The chroniclers of the time say that Lincoln’s Gettysburg Address surprised everyone in its brevity. His predecessor on the platform, a well-known orator, took two hours to perform a speech of 13,000 words, all forgotten. But Lincoln’s 300 words, delivered in a few minutes, went down in history as containing a definition, in just 11 words, of what a democratic government must be.
That definition was “government of the people, by the people and for the people,” and is not just rhetoric. It is still there today, enshrined in Article 2 of the Constitution of the French Republic, which held its presidential elections on Sunday. Yes, the 1958 Constitution establishes Lincoln’s triple distinction, in the same terms, as the guiding principle of the Republic. Thanks to Lincoln, everyone has a simple yardstick to distinguish a government that is democratic from one that isn’t. Government of
Power can be exercised directly, by submitting an issue to a vote, or more subtly, by eliminating all discussion on a policy and its alternatives from public discourse. What is not talked about does not exist. This is why politicians devote so much energy to controlling the public agenda. This was the way things were in the EU with regard to austerity. But in less than a week the dykes have broken and we are awash in discussion. As with any sudden change, it is easier to explain it after the fact than to predict it before.
In the last two years many voices have been raised in favor of a change of strategy. Yet they always came to nothing. They failed mainly because the people these messages were addressed to might question the legitimacy of those who proposed a change of course. On the one hand, messages from across the Atlantic were rejected on the grounds that the US and the EU
The outcome of the French elections will have a significant impact on the future of austerity and growth in Europe - and the ‘Fiscal Compact’ has become a major topic in this context. As part of our Reinventing Europe project, Sebastian Dullien explains in more detail how the ‘Fiscal Compact’ actually shapes fiscal policy and austerity in Europe and argues that a meaningful 'Growth Compact' may provide the best way forward. Jose Ignacio Torreblanca seems to agree and says that it's time to say “basta” to the nonsense of austerity.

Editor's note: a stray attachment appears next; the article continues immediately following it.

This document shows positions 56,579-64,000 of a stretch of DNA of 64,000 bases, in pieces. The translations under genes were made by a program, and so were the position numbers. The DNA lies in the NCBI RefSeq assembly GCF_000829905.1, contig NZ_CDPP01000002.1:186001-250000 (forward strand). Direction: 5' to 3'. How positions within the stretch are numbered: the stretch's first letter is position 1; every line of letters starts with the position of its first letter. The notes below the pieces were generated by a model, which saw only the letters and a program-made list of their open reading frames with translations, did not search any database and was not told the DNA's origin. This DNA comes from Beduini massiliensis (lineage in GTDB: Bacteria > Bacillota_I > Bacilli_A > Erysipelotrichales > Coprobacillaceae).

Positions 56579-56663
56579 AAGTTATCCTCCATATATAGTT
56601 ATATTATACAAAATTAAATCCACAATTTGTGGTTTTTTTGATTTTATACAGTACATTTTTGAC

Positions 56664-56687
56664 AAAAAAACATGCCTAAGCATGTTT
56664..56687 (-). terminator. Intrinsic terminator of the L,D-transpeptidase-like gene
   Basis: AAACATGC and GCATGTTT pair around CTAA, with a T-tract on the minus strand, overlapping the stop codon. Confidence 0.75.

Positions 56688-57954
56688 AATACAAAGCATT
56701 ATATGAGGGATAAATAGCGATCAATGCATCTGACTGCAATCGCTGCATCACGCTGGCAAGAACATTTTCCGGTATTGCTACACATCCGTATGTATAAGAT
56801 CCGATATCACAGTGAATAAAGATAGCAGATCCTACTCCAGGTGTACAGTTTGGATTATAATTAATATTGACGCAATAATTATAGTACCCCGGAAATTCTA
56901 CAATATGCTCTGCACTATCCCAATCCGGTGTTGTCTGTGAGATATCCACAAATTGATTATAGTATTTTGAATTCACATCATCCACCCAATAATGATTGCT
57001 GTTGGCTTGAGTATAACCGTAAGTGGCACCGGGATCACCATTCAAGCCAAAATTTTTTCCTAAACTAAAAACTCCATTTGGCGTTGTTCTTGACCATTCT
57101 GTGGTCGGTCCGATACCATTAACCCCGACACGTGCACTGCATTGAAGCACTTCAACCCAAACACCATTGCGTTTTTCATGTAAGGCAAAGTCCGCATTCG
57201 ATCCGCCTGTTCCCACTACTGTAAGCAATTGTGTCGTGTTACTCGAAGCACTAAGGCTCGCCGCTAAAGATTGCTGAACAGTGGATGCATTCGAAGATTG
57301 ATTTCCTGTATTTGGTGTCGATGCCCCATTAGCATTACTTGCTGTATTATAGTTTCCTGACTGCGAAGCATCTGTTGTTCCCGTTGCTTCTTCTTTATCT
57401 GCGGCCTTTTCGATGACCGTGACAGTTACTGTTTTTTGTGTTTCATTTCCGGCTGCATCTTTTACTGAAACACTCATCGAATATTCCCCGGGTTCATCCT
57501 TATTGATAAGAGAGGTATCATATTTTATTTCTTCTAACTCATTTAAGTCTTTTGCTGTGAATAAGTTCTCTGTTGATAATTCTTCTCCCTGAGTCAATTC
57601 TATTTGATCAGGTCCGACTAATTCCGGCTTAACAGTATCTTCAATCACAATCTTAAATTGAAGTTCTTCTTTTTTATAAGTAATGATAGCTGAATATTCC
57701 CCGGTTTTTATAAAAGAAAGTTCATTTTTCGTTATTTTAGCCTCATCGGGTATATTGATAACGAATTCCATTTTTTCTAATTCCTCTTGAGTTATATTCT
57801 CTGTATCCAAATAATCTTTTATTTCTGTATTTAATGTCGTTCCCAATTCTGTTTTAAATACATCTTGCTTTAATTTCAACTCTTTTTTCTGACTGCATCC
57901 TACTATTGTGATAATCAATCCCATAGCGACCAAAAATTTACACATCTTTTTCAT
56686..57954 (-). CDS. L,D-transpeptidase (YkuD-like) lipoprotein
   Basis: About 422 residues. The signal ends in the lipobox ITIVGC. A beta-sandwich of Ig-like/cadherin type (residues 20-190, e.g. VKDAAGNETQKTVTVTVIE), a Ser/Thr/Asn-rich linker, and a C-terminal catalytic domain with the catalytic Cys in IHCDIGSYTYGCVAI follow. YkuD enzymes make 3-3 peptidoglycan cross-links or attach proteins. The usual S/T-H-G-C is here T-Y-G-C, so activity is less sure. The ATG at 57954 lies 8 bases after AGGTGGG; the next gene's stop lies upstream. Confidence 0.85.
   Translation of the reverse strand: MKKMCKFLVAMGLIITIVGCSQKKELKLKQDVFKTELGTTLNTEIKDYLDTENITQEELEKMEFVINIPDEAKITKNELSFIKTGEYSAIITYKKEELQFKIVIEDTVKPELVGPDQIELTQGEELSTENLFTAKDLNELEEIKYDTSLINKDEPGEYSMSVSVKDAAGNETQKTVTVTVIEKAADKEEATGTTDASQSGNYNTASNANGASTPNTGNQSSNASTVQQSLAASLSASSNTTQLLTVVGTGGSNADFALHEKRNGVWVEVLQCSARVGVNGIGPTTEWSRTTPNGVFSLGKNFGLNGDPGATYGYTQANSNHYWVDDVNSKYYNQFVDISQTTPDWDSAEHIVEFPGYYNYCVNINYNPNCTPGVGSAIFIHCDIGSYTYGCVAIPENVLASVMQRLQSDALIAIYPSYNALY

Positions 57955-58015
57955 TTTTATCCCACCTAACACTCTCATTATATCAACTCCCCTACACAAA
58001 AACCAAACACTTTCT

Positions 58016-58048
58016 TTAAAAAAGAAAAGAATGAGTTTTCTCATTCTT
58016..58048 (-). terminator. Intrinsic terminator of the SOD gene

Ulrike Guerot does not think that Hollande is the ‘most dangerous man in Europe’. On the contrary, Hollande might be the right president to reform the French economy and reinvigorate Franco-German relations. Thomas Klau is also convinced that Europe should have no real reason to fear Hollande's victory.
The key debate among journalists these days is what will happen to ‘Merkozy’ if Hollande wins on Sunday - and most seem to agree that it would indeed be a drama for Europe. The Economist even thinks that Hollande would be dangerous for Europe.
I think the Economist got it wrong for the following reasons: Firstly, they tend to overlook how poor the reform balance of Nicholas Sarkozy actually is. Sarkozy wanted to shake things up in 2007 but ran out of steam after fiddling with the 35-hour work week and raising the minimum retirement age from 60 to 62. His most recent move has been to reduce labour costs by cutting social insurance charges on payrolls and raising value-added tax on goods and services instead, as Paul Taylor pointed out a couple days ago.
But did Sarkozy reform the French economy in a convincing way? No he didn’t - if he did there wouldn’t be so much talk about it
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Ukraine’s favourite foreign policy game is called ‘multi-vectorness’ – a constant process of ‘eschewing choice’ as this recent study explained. For years Ukraine sought to extract concessions and be treated nicely by both Russia and the EU or US - not because it was sticking to its promises, but because it played sometimes skilfully and sometimes brazenly on contradictions between external actors. A simplified version of the rules of the game, in its Ukrainian version, looks like this:
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